Turn Same-O-Lame-O Holiday Cards into Personal, Powerful Client Thank You’s
Want a simple, powerful way to create high-value conversations as you go into the holiday season...that may easily lead to more revenue?
Send out thank you cards, but not in a same-o-lame-o way. Here’s what I mean.
It’s Easier to Increase Revenue with Existing Clients than Find New Ones
It’s easier, cheaper and, frankly far more satisfying, to do repeat business with past and existing clients than to get new ones. Problem is, most entrepreneurs and business owners forget that and spend most of their marketing dollars on attracting newbies.
Hey, we all love new clients, but let’s not forget about the existing ones. Remember, YOU are an existing client to someone right now!
What every client wants is to be thanked and recognized.
Most people are so under appreciated that even a small, authentic gesture of gratefulness goes a long, LONG way. So much so that it may easily spark them to think about hiring you again or referring you to someone who would be “perfect for you.”
Leverage Your Thankfulness Without Being Same-O-Lame-O
I suggest sending all your clients a sincere card thanking them for trusting you to solve their problem, to take care of something important, or to simply be there.
But not in a same-o-lame-o way with everything pre-printed, including your signature. Those get ditched within 15 seconds.
I’m talking thank you cards on paper. In their postal box. Addressed personally to them.
These get opened, appreciated, and can lead to high-value conversations...that may easily lead to more revenue.
You don’t have to write them all by hand. But you do need a personal touch.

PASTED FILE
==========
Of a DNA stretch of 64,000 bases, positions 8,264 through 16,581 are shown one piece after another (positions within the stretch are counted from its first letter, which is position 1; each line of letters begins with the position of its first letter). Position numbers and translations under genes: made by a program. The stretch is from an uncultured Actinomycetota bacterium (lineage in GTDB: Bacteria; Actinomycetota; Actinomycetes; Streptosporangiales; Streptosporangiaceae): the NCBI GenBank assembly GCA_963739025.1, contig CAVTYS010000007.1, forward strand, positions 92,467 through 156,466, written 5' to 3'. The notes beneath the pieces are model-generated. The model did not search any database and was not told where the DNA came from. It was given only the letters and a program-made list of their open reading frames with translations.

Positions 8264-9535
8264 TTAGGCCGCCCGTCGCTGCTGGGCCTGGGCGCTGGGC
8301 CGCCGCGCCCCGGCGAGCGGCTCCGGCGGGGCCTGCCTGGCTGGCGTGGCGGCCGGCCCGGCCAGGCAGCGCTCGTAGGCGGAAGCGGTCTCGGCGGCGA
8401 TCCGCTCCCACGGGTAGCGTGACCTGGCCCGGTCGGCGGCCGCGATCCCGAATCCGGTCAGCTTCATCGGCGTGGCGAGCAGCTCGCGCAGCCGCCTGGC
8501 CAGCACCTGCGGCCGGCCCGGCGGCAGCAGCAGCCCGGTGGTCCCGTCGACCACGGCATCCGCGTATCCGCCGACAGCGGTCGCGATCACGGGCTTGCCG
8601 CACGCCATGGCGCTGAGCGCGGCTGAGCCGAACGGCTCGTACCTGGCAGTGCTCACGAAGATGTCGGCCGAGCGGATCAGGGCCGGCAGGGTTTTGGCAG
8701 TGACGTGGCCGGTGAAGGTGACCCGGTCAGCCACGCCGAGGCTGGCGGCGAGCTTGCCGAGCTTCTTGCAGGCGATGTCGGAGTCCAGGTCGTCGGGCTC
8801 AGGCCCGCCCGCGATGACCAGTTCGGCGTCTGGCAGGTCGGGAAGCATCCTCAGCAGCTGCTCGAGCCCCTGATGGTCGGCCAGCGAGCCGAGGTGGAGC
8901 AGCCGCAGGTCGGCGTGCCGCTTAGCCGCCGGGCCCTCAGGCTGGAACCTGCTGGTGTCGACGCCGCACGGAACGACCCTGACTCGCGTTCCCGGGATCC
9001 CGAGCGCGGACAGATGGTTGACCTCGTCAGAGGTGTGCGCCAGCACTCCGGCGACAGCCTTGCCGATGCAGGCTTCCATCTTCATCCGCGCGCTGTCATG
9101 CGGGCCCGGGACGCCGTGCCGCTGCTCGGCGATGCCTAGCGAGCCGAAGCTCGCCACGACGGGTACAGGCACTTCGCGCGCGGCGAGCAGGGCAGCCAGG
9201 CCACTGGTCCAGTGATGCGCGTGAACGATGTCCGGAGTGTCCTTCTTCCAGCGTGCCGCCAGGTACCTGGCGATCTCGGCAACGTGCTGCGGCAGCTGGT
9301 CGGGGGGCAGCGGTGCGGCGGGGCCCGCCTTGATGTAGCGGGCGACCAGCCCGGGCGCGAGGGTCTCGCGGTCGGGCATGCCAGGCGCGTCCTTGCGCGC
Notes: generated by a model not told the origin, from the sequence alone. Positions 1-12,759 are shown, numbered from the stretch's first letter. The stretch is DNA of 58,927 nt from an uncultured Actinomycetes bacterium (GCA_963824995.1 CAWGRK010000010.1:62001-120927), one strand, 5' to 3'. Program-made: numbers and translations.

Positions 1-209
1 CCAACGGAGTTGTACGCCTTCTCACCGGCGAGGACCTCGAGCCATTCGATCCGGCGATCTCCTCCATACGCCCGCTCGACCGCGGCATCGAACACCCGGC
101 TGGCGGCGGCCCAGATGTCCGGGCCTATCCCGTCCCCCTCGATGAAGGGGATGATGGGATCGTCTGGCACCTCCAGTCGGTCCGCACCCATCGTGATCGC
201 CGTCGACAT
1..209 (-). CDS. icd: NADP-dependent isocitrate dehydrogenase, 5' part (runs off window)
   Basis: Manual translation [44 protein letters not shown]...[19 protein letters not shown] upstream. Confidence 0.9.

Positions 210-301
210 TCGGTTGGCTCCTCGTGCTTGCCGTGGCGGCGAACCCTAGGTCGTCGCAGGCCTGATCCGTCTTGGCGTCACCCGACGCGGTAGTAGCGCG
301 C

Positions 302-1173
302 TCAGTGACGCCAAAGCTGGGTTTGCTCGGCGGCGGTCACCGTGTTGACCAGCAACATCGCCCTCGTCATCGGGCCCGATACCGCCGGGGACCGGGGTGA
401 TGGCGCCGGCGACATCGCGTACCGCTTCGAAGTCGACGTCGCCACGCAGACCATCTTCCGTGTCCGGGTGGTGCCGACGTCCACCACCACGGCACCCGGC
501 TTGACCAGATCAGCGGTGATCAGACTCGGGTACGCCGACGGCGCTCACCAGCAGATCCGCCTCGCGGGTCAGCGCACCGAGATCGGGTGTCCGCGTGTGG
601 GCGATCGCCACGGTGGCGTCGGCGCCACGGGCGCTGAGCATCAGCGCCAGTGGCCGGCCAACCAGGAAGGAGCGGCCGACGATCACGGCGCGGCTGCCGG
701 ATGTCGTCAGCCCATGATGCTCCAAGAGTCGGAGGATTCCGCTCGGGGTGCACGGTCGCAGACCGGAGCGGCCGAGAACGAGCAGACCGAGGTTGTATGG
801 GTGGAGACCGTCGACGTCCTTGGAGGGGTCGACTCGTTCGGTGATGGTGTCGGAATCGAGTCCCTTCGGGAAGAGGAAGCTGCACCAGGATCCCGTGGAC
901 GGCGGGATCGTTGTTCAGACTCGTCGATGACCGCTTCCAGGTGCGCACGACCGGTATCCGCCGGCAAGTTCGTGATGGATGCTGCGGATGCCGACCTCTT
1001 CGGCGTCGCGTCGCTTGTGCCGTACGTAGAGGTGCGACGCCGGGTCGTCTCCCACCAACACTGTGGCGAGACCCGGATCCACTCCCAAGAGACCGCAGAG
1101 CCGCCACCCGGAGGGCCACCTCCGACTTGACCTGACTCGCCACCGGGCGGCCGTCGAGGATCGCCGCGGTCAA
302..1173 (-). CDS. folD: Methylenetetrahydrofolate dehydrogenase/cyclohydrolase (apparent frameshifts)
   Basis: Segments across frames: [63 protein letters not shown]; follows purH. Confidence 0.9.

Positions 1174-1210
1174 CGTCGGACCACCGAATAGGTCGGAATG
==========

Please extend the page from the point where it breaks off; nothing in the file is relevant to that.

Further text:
Here’s how to send thank you cards without taking a huge amount of time, but have the potential for huge impact:
Make a list of this year’s best clients. The ones who love you and you would like to clone. If you don’t have their postal address, look it up online or send them an email, text or online message asking for it. For example, “Quick question! What’s a good postal address for you? I have something special I want to send.”
Search online for a card with a graphic design (like Vistaprint, Shutterfly, Zazzle, or Staples) that truly matches your vibe and brand AND you can personalize with your photo. Make sure you’re smiling as if to say “Hey there!” Having your photo on the front or inside is a way of connecting person to person. If you have a team, do a group photo.
Include a heartfelt message about being thankful for THEM. “Thanks for being my client” is still all about you. Try something like “As I think about this year, I just wanted to thank YOU for trusting me/us to help you this year!” Yes, this is pre-printed, but it’s not all you will say so make sure your wording fits for everyone.
Add your business contact info on the BACK side (or insert your business card when sending), but leave the rest blank!
Once printed, take less than a minute to add an additional sentence about working with THEM this past year. Such as "I really enjoyed working in (fill in the blank" together this year!" or "Happy that helping you with (fill in the blank) made a real difference for you this year." Then personally sign and hand write the postal address on the envelope. This last part ensures your card will be opened with interest and anticipation!
Mail your cards BEFORE Thanksgiving, if possible, for maximum visibility and time for convos by year’s end. Make sure to respond to everyone who reaches out to you to thank. Consider asking them to hop on a call for a few minutes to ask them about how they see their year. Magic happens when you ask questions and show interest that few ever do.
Is all this worth it? Consider this: Let’s say you have 80 clients on your list. This process will take you about 2 – 3 hours total and cost less than $200 with postage. You could easily get 8 – 16 (10- 20%) response thanking you in return, which is an opportunity to reconnect and have a conversation about their current needs. And there’s revenue in them convos! That’s a small investment with a high potential reward.